The scheduled auction of the former Germantown Settlement Charter School property could bring to a close one important chapter in the long-running saga of the bankrupt social services agency.
Bidders will meet on June 16 at the Hilton Philadelphia City Line Avenue for an auction of approximately 40,000 square feet of buildings at 4807 Germantown Ave. The site includes two school buildings, an administration building and a former convent that houses New Directions, Inc., an alternative correctional facility for women.
The education wing of Germantown Settlement (GGEDC) filed for bankruptcy in March 2010 to avoid foreclosure on the school property. It was the first bankruptcy action in a string of separate cases that eventually led to the official dissolution of the 125-year old Germantown Settlement social service agency.
Though U.S. Bankruptcy Court Judge Stephen Raslavich has ordered all the wings of Settlement to liquidate, a hearing set for June 9 seeks to clarify just what the bankrupt parent agency’s assets really are. At issue are some 16 land-holding companies with apparent ties to Settlement or its executive director Emanuel Freeman, some of which still appear to be collecting cash from properties developed using millions in tax-payer funds.
In October Raslavich dismissed the GGEDC case, which allowed for the mortgage holder, Prudential Insurance, to carry out the foreclosure.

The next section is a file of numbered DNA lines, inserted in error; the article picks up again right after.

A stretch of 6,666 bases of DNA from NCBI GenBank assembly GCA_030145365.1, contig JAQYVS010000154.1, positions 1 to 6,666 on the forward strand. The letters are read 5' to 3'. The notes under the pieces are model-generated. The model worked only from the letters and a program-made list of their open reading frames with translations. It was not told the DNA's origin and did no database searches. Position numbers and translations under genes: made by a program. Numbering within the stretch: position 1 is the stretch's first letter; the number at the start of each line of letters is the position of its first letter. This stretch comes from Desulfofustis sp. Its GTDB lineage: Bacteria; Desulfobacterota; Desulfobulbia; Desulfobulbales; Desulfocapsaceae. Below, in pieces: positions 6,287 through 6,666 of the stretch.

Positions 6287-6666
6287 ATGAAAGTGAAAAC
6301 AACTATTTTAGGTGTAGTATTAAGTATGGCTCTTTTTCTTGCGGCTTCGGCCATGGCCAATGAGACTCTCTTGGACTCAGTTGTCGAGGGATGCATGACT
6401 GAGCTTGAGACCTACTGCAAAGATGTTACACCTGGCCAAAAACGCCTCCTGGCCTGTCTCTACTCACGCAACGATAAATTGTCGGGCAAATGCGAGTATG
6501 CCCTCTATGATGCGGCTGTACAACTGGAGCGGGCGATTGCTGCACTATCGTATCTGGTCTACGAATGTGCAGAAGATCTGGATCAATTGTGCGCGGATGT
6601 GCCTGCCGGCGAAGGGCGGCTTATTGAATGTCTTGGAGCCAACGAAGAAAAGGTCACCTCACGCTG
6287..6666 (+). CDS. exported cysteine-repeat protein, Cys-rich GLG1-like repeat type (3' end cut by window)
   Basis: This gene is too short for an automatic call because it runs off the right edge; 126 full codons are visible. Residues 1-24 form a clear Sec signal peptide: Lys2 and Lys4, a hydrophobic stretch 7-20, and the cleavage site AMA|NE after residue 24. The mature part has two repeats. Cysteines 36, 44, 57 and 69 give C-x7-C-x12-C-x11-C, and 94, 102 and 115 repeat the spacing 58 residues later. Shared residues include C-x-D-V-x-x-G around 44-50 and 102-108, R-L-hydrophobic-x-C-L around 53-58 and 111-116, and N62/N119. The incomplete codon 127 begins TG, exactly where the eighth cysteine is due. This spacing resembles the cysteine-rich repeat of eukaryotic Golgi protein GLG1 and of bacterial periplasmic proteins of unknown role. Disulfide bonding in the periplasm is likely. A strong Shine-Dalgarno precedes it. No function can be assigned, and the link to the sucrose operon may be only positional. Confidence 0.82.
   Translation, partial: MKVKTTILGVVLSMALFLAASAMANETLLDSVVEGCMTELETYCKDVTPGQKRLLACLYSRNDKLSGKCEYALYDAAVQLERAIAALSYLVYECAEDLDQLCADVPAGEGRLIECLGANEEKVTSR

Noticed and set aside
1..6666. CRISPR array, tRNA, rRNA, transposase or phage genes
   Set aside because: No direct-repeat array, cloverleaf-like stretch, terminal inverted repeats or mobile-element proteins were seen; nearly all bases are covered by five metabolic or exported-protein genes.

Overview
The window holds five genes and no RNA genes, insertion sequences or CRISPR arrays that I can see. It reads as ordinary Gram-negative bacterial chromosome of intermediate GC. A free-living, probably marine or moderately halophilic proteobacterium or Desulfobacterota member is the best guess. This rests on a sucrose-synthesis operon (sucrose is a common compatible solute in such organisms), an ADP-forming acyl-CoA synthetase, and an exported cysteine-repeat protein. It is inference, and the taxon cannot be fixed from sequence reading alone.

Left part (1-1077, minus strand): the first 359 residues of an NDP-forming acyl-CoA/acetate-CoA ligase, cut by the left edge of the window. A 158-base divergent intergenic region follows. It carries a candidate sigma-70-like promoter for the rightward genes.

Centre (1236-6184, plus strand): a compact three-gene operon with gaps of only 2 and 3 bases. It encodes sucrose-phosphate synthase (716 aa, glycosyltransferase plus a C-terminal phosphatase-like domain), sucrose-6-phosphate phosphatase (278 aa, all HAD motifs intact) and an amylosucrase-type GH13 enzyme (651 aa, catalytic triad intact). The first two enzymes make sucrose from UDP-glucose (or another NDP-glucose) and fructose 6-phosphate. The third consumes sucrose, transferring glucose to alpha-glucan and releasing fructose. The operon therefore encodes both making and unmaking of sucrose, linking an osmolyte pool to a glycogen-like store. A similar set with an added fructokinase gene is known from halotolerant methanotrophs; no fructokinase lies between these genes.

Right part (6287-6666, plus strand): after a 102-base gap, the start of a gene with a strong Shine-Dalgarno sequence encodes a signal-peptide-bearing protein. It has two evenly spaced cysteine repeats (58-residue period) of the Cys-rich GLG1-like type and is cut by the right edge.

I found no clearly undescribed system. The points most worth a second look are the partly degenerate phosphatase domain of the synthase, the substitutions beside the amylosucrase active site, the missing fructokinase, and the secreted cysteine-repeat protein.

The sale later this month will seek to pay off a $2,105,016 debt on an original $3.5 million loan and likely put the property in private hands. That’s a small part of parent company Germantown Settlement’s overall $16 million in debt. It should also end business relating to the education wing of Settlement, but it raises questions about the fate of the 25-bed New Directions, which had previously considered moving to a new site at 4969 Wakefield St.
That proposed move initially upset some neighbors who said they did not want a correctional facility in a residential neighborhood.
Carolyn Stewart, New Directions’ executive director, could not be reached for comment yesterday.
In a recent interview, Wakefield Street developer Stan Smith said the project was going forward.
Contact Amy Z. Quinn at firstname.lastname@example.org
Some reporting in this story provided by Patrick Cobbs.